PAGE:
14th March 2011
Until the Financial Services Act of 1986 the financial markets in the UK operated much like most other sectors – they were self regulated and the market was effectively left to its own devices to run efficiently.
Since then, we have been through several regulators – Fimbra was replaced by the PIA in 1994 which was subsequently subsumed by the FSA (which itself was once known as SIB).
When the FSA is itself replaced by the Financial Conduct Authority in 2012 it will be the fourth regulator in 24 years of regulation. The cost of the re-branding alone will be mind blowing.
I am all in favour of protection for consumers, but successive regulators have failed to get it right.
The pace of regulatory change has increased over recent years and the Retail Distribution Review (RDR) is set to improve standards across the advisory industry from 2013.
However, we are still faced with huge scandals on the scale of the Arch Cru and Keydata collapses.
Many would argue that these scandals could have been avoided but for the failings of the regulator, yet the rest of the industry is still left to pick up the pieces in the form of higher levies to the Financial Services Compensation Scheme (FSCS), who provide redress and compensation to customers of failed firms.
The Freedom of Information Act has allowed some journalists to peel back many of the less tasteful aspects of our regulatory costs.
The FSA's budget in 2010 was £454 million, but did they really spend this wisely? The £638,500 bill for hospitality at their Canary Wharf offices in 2009 and the £160,000 worth of art hanging on the walls suggests not.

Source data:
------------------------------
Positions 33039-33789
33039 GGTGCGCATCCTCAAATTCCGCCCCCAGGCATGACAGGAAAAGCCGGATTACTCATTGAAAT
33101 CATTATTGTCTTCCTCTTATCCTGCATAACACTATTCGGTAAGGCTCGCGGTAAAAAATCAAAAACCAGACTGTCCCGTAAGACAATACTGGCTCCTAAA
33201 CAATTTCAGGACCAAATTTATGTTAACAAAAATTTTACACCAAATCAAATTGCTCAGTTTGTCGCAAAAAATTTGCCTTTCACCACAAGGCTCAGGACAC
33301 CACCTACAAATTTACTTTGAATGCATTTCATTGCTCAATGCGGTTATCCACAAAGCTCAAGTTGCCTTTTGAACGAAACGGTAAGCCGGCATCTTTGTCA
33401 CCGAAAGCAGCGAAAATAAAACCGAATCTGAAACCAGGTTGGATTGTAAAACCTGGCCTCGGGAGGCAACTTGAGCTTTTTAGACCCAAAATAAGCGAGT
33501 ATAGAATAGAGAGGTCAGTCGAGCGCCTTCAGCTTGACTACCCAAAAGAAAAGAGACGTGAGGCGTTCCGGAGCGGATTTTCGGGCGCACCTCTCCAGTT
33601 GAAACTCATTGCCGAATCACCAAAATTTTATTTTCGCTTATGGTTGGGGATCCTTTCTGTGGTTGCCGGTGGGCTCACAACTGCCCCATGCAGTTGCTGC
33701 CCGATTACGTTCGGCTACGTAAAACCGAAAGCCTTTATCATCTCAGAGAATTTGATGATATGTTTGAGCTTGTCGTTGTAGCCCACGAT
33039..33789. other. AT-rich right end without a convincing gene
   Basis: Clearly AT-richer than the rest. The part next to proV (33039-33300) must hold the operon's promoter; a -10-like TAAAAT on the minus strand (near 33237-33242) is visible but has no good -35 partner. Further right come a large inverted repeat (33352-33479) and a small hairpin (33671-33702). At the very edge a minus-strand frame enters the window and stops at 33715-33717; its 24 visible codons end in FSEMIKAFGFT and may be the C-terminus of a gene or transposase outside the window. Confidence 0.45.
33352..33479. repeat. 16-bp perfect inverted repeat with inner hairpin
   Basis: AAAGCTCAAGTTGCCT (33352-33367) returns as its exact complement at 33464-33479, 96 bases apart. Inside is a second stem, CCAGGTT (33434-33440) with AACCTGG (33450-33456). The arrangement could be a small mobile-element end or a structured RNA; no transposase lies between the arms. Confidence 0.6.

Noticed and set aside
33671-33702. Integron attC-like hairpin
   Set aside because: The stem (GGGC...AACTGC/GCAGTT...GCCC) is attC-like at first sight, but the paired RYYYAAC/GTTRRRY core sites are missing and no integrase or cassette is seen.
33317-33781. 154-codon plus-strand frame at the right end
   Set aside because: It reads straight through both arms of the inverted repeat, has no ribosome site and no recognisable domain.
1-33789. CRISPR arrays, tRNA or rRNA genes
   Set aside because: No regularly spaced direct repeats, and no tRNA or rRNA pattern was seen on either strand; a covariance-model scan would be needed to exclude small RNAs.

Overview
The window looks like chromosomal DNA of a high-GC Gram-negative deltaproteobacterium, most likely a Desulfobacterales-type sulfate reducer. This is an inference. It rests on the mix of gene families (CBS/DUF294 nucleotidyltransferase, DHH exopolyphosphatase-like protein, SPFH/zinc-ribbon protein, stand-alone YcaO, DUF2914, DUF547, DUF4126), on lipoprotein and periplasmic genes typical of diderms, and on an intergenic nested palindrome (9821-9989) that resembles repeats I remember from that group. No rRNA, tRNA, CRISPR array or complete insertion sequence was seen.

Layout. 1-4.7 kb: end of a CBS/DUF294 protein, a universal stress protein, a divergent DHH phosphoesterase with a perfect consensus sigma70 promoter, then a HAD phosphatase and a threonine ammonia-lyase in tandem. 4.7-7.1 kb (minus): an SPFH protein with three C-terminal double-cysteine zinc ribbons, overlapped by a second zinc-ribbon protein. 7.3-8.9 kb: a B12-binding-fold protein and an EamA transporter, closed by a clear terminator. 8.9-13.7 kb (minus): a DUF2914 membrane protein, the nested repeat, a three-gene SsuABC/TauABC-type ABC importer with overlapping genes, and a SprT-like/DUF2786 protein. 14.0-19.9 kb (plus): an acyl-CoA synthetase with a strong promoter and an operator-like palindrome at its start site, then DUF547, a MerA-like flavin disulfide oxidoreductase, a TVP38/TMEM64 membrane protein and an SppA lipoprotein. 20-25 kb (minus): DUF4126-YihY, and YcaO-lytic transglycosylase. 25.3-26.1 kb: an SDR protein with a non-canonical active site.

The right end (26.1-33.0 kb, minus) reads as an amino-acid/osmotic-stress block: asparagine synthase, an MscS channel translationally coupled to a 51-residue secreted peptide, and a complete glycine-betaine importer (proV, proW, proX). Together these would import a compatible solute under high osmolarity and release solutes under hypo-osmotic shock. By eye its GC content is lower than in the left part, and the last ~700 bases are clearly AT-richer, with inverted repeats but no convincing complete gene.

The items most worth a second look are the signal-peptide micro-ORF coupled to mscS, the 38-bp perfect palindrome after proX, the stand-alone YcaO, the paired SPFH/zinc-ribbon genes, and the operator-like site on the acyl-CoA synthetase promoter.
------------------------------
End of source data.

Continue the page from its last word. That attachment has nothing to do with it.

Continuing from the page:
I also wonder whether the fact that the FSA employ 200 people who earn more than him sits well with David Cameron.
So who pays for all of this excess and failure? Consumers of course.
Maybe not in the form of direct levies, but the implicit cost of regulation is built in to the cost of all financial services – from fund management fees to the cost of product wrappers and advice, regulatory costs make up a significant portion of them all.
RDR is all about improving standards and the FSA do have to be applauded for having the guts to force this change through. However, it will also force up costs in advisory businesses which will inevitably result in consumers paying more for professional financial advice.
There is a significant minority of the financial advice community who continue to fight regulatory change and for those who are not yet prepared for the changes brought about by RDR they may well struggle.
I am however very encouraged by the new breed of advisory firm that is emerging as a direct result of the drive for higher professional standards.
If they look hard enough, consumers can now access advice from professionals who are qualified on the level of accountants and solicitors and who will charge them fees for that advice – the result being that the adviser is then paid to advise, rather than to sell a product.
The good news is that this isn't necessarily going to cost consumers more – but they should in future know exactly what they are paying for. If you are taking advice and don't understand the cost then consider taking a second opinion!
Joel Adams – is joint chief executive of LIFT-Financial Planning
Catch him on Twitter @JoelAdamsFPFS
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